Editorial Feature

Speckle Patterns Could Provide Early Fire Detection


Image Credit: Mikael Lassen, Danish Fundamental Metrology A/S

A prototype laser-based system could provide an efficient and inexpensive means of detecting fires in dusty, harsh environments like industrial facilities, and with further development, may spot fires more than a kilometer away.

The system perceives fires or variations in temperature by using inexpensive optical components to create and detect changes in a speckle pattern, hence its name, speckle pattern analysis.

Speckle pattern analysis is a completely new solution for detecting fire and heat changes. It is not only fast and relatively low cost but also works in large, harsh environments.

Mikael Lassen, Senior scientist, Danish Fundamental Metrology A/S

"Our new system makes it possible to detect fire in dusty areas prone to fires, where current systems show limited performance or can't operate," Lassen added. "It could be used in a variety of industries such as waste management facilities, power supply plants, food processing factories, and textile factories."

The majority of fire detection and prevention systems in use today don’t work well for large areas such as industrial sites; smoke detectors are often set off by dust and pollution, and can’t sense the submicron particulate matter given off in the initial stages of a fire.

Standard laser-based fire detection systems are often based on measuring the variation of optical signal amplitude but are also sensitive to vibrations, and struggle to pinpoint fire through dust and steam. Sunlight and artificial light can affect other sensors that detect radiation given off by flames, as can welding or other non-dangerous sources, leading to false alarms.

This new system aims to identify small temperature increases to provide early and reliable fire detection. The research team’s novel optical approach measures dynamic speckle patterns; these changing patterns are produced by interference when laser light hits a rough surface. When a fire occurs, the heat flow it produces makes the laser beam jitter in a way that is detectable when the laser light is reflected to a detector at the laser source.

“It is not the amount of light or its wavelength that is used for detecting fire, but how the refractive index randomly fluctuates due to heat convection from the fire,” state the researchers, in Applied Optics. “In practical terms, this means that light obstruction from ambient dust particles will not be a problem as long as a small fraction of the light is detected and that fires without visible flames can still be detected.” 

The laser system consists of a Linux-based Red Pitaya system, a 650 nm laser diode, and a positive-intrinsic-negative photo-detector. As laser light travels through the monitored area, it reflects off a retroreflector generating a speckle pattern. Every three seconds, time traces and the frequency noise spectra are measured, and eight descriptors are reasoned to identify a potential fire.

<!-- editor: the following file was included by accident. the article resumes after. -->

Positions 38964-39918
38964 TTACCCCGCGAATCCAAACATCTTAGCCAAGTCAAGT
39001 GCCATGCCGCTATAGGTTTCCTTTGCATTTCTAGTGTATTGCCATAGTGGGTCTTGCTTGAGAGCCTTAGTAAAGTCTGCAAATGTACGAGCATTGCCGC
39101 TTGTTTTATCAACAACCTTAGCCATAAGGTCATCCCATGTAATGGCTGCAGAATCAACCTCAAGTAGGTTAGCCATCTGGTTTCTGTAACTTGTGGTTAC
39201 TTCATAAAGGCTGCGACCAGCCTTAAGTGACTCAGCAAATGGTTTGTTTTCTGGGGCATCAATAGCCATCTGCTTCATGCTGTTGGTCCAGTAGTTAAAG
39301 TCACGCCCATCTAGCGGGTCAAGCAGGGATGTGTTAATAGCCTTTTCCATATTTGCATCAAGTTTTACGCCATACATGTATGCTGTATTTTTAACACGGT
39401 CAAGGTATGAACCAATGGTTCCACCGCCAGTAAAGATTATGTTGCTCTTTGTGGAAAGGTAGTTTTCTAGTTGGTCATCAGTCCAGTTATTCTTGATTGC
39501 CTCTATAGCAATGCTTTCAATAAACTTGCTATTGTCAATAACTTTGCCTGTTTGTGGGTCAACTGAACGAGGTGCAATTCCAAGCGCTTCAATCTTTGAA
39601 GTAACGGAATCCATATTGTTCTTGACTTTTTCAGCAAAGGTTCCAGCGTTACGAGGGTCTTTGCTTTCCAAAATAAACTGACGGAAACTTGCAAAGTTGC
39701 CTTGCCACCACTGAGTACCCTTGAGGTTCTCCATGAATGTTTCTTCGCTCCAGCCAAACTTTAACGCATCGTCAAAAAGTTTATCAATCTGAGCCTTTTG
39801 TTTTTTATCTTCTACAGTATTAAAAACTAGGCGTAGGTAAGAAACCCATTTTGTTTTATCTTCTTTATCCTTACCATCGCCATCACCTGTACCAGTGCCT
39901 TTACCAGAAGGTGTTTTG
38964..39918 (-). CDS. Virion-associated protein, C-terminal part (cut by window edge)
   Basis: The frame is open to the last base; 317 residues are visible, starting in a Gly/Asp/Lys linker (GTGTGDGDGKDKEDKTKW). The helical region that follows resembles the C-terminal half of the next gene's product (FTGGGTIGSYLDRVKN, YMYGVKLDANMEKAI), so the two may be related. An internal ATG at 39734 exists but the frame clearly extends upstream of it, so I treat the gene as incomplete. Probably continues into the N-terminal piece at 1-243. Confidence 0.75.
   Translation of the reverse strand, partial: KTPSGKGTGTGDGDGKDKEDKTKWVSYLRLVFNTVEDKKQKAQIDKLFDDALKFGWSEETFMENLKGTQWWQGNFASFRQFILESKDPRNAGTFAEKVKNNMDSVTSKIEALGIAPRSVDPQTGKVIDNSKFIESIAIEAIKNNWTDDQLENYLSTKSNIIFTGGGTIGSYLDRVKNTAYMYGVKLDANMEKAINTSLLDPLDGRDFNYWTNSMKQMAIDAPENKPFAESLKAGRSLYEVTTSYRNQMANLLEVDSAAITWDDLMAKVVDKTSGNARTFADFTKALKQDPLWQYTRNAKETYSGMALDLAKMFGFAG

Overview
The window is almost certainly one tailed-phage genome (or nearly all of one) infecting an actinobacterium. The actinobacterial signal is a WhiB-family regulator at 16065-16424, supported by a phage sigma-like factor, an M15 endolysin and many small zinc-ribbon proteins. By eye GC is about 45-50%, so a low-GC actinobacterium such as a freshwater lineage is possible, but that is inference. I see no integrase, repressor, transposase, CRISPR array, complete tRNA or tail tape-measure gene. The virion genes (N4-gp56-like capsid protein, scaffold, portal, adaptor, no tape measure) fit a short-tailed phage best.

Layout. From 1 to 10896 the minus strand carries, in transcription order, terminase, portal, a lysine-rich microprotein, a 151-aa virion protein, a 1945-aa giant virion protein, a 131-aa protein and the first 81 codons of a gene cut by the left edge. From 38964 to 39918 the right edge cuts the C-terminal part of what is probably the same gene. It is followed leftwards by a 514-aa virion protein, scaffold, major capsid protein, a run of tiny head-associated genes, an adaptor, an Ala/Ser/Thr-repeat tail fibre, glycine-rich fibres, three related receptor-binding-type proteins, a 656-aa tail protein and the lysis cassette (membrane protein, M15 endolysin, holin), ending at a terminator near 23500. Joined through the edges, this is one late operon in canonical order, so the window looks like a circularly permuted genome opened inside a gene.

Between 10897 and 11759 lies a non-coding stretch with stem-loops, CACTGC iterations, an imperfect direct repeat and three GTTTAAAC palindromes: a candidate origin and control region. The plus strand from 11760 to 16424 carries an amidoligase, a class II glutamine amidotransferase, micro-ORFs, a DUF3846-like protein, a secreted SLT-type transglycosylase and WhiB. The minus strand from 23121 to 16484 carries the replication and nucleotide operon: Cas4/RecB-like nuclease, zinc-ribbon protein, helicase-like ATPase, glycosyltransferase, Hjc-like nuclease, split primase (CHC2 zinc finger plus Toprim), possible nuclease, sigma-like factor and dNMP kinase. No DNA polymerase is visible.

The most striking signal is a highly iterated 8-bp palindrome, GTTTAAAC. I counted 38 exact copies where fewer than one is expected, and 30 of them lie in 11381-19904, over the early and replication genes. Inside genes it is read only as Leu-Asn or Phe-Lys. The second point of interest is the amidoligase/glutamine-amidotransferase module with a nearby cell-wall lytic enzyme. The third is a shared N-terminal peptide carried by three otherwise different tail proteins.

Machine learning and statistics were utilized to analyze noise patterns of the energetic speckle pattern created by the laser light; the presence of broadband white noise indicated a fire, while noise sources confined to a narrow range of wavelengths could be eliminated, most likely attributable to mechanical influences such as vibration.

Researchers tested a remotely operated proof-of-concept prototype in order to validate their new detection system; their testing site was the Energnist I/S waste plant in Kolding, Denmark, a particularly harsh, dusty and noisy environment which experiences three to four false alarms a month.

The system detected fires with an accuracy of 91%, which is a very good result taking into account the harsh environment. Because it doesn't rely on the absolute intensity of the light beam, it is robust to general attenuation due to dust and smoke."

Mikael Lassen, Senior scientist, Danish Fundamental Metrology A/S

Further product development will transition the system from a prototype to the final product; this will involve completing the housing, optimizing electronic and algorithms and designing the user interface. The team - which included researchers from Elotec A/S in Norway, LAP-Sikkerhed Asp and the Danish Institute of Fires and Security, both in Denmark – aim to upgrade the optical detector and laser to a more powerful one to improve sensitivity and widen the sensing range to 500-600 meters and eventually to over 1 kilometer.


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Kerry Taylor-Smith

Written by

Kerry Taylor-Smith

Kerry has been a freelance writer, editor, and proofreader since 2016, specializing in science and health-related subjects. She has a degree in Natural Sciences at the University of Bath and is based in the UK.


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